The question isn't should there be a reformation. As Captain Ed astutely notes, we're partially to blame for this, and they don't need a reformation of a reformation:

Muslims stopped having a central authority analog to Rome with the fall of the Caliphate, formally in 1920. As a result, Muslims increasingly relied on personal interpretations of the Qur'an and the Hadiths. Imams had no central authority or oversight and could teach their own personal brand of Islam. It's no accident that the Muslim Brotherhood, the grandfather of jihadi groups, sprang into being at this point and produced thinkers like Sayyid Qutb, who argues for the Muslim version of sola scriptura. As Muir notes, Qutb could be seen as a Calvinist in temperament, but one that argues for the reinstatement of the Caliphate, based on his own interpretation of the holy books of Islam.

Churchill can get some of the blame for this. He argued for an end to the tottering Ottoman Empire in the early days of the First World War, and his Dardanelles campaign was designed to bring it to a speedy collapse. The elimination of the Caliphate in the final settlement of the war had far-reaching consequences that the short-sighted Western powers could hardly calculate.

We're in the middle of the Islamic Reformation. What we need is an Islamic Enlightenment, where Islam gets relegated to the personal and not the political. Few Muslims outside of the West appear interested in arguing for that, unfortunately.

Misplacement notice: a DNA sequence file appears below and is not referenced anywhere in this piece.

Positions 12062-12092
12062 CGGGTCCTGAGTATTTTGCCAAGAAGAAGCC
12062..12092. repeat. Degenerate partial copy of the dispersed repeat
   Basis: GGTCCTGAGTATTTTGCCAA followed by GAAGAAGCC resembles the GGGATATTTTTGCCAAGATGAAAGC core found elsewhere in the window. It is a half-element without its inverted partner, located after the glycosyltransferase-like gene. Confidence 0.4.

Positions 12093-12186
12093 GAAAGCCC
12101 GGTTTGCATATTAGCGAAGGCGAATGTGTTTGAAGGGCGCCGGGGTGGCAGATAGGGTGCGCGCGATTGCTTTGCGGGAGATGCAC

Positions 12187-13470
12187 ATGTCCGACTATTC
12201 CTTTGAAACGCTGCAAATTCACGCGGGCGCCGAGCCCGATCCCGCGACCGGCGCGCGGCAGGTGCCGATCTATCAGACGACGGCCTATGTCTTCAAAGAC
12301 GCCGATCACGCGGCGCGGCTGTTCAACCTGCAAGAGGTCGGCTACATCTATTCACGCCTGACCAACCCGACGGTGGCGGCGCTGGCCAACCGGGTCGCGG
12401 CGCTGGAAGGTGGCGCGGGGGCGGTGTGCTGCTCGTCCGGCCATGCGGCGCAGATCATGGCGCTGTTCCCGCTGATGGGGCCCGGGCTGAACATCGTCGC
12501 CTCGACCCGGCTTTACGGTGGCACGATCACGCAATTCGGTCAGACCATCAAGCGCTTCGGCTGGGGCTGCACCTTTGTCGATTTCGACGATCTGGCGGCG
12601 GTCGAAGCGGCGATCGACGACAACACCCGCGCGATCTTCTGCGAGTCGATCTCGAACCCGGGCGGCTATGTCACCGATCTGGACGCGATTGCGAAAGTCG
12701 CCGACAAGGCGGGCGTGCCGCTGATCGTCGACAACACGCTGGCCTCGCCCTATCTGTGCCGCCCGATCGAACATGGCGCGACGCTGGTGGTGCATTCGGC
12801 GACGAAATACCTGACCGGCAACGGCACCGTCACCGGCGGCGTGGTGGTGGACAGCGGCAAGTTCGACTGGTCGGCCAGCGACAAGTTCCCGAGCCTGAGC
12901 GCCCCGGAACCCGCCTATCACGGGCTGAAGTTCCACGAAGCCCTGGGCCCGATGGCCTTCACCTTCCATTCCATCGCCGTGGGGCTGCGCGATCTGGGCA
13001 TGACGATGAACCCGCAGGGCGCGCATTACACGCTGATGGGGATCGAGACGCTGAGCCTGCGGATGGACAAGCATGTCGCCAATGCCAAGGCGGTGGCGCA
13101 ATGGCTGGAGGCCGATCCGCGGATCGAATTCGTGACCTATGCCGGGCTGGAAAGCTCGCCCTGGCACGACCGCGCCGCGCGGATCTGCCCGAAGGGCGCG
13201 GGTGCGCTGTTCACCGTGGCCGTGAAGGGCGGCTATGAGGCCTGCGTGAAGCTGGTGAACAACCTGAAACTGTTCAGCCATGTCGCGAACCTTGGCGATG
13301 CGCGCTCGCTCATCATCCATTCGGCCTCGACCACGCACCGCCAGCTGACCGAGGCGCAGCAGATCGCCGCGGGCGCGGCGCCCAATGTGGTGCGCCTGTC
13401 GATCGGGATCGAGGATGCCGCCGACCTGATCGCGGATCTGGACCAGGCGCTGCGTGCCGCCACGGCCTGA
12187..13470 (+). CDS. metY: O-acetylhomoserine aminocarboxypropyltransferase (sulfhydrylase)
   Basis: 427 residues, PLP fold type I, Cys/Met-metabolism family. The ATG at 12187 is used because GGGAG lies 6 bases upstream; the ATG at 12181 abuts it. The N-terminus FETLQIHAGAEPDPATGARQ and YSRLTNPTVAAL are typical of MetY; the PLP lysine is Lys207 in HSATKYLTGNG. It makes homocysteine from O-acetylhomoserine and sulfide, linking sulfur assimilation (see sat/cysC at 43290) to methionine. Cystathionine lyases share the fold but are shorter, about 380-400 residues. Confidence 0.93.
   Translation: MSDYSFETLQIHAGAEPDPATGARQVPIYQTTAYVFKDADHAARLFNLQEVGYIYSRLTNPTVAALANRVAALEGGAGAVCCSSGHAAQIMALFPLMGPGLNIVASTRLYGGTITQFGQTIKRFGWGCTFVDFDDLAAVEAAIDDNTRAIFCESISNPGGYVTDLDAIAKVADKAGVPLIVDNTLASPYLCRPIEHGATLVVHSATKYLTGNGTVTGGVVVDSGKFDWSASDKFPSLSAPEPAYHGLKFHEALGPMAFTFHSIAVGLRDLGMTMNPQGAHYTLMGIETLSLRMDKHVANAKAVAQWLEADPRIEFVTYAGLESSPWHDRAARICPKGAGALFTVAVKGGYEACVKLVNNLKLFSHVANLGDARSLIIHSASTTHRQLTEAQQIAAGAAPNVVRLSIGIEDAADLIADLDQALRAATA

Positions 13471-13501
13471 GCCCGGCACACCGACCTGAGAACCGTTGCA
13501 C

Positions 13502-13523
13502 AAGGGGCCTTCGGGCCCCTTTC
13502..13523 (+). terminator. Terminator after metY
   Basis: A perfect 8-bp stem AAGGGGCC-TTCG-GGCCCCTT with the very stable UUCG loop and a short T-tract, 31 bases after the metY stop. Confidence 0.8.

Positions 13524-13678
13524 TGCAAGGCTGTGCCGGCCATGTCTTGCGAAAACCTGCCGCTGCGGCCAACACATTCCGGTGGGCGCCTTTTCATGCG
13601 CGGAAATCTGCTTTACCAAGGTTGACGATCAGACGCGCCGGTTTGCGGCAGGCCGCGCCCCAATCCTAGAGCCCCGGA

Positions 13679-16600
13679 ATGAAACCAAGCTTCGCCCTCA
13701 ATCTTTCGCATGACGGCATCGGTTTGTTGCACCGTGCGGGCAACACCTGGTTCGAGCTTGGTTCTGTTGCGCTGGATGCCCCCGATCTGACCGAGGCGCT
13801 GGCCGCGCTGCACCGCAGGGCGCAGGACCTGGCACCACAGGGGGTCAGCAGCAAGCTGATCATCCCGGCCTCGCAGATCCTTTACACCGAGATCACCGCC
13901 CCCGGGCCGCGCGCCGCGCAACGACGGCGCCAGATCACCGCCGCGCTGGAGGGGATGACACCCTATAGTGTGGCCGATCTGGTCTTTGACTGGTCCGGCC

As my wife would say, "Indeed."

Publius II

2 Comments:

Anonymous Anonymous said...

You mean the Martin Luther who said of Jews, "We are at fault in not slaying them."? (Whose works were later used by the Nazis to justify their genocidal anti-Semitism?) The Martin Luther who was convicted in 1521 by the Holy Roman Emperor Charles V in the Edict of Worms of being an outlaw and heretic and of whom everyone was banned from giving food and shelter? The same edict that permitted anyone legally to kill Luther without consequence, whose life was spared only by his being taken into hiding?

Perhaps you should have read up on your history of Martin Luther before piously using him and the murderous Christian church of the Middle Ages as an example of the moderation of the Christianity.

August 19, 2007 at 9:33 PM  
Blogger Syd And Vaughn said...

Mr. anonymous,

I was agreeing with Captain Ed Morrissey who made the comparison, and the author of the piece, Diana Muir.

If you have a problem with the comparison, you might want to try reading BOTH of their pieces.

I never claimed to know much about religious history (my forte lies in American history). They made the comparisons. The point of the piece is that Islam is already well underway in a reformation. I agree with Captain Ed that what they need now is enlightenment.

Next time, check the links before you spout off. This way you know where to level your ire.

Publius II

August 21, 2007 at 12:23 AM